As I set up my phone to record the session, I inquired who among the assembled panelists was the moderator. All of the other panelists looked at each other in confusion; no one claimed to be the moderator.
Then, an audience member chimed in and said that the morning newsletter with the updated programming changes stated that I was Moderator. Oh well, I thought, here we go.
Using secret techniques I had honed and practiced over the years under the tutelage of Lamont Cranston and on numerous occasions as a radio talk show host, a phone bank customer service representative and a bookseller, I led the panelists on an informative (and only slightly hilarious) hour of talk about the ins and outs of copyright and trademark law, examples of ethical and unethical behavior in and out of fandom and the advantages and pitfalls of being a writer, musician or an artist in the 21st century.
I was particularly indebted to Mr. Feld, who explained, in some detail, the difference between having a copyright and when a trademark can be legally be invoked.
(Author’s Note: An audio version of this panel will be posted on File770.com in the next few days.)
After the panel and a quick breakfast, Juli and I took another pass at packing and made sure we were not leaving anything behind in our hotel room.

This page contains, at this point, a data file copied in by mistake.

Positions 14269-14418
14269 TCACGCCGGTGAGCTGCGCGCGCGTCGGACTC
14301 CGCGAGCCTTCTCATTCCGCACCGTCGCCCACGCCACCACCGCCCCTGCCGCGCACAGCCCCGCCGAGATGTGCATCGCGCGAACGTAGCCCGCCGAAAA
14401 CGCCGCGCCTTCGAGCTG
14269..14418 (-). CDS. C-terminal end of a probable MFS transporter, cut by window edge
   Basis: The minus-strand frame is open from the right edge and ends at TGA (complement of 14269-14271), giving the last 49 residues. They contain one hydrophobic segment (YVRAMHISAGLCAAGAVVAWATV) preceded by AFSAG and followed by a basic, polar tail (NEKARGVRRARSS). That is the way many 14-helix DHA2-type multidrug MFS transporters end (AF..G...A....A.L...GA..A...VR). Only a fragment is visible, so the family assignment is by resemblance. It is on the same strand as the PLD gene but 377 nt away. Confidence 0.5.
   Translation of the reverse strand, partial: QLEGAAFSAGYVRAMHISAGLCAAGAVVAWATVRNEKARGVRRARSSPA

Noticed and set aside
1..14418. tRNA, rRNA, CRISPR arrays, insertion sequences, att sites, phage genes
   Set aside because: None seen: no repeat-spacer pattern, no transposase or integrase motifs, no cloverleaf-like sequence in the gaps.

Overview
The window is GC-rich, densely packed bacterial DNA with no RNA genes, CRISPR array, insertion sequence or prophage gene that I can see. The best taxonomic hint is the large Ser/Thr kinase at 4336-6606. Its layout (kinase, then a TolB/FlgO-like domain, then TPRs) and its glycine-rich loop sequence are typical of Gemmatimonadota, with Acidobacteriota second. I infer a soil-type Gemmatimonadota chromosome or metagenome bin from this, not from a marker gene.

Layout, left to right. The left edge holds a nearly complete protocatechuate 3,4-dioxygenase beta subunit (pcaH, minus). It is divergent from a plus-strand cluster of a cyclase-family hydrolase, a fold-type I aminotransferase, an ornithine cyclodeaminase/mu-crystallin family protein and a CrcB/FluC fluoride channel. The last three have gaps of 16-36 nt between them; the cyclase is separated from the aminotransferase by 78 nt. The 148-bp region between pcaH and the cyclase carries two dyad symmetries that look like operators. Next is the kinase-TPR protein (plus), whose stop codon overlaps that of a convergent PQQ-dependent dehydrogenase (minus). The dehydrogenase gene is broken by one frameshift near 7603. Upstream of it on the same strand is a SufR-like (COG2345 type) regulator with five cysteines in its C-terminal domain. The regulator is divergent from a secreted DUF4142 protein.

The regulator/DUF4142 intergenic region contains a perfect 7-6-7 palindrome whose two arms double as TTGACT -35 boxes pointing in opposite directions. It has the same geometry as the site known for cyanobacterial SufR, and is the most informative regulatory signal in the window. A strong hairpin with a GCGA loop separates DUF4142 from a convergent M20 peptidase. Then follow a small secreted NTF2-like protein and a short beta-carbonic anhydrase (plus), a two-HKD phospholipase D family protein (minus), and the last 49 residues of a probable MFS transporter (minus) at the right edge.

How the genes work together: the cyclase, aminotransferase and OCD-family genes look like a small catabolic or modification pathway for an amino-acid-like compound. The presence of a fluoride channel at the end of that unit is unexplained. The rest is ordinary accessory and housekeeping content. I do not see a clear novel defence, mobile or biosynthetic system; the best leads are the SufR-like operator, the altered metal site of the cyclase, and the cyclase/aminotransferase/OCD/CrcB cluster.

At 12:40 we made our way to the Regency Ballroom for Closing Ceremonies.
The audience was rather sparse but considering that many people with long flights were either still checking out or gone already, it was quite understandable.
Juli and I sat in the same Press area seats we sat in during the Hugos. Sandy Levy came by with a 2006 copy (L.A.con IV) of Robert’s Rules of Order in hand, looking (of course) for Ben Yalow. Juli and I insisted she sit in the aisle seat while I kept an eye out for Mr. Yalow.
Flier Dave Hook took up a seat next to Juli and they had a nice chat before the festivities started. Former Algol and Science Fiction Chronicle editor Andrew Porter took up residence behind my seat and flung out a few witty remarks for me (which I subsequently forgot to write down).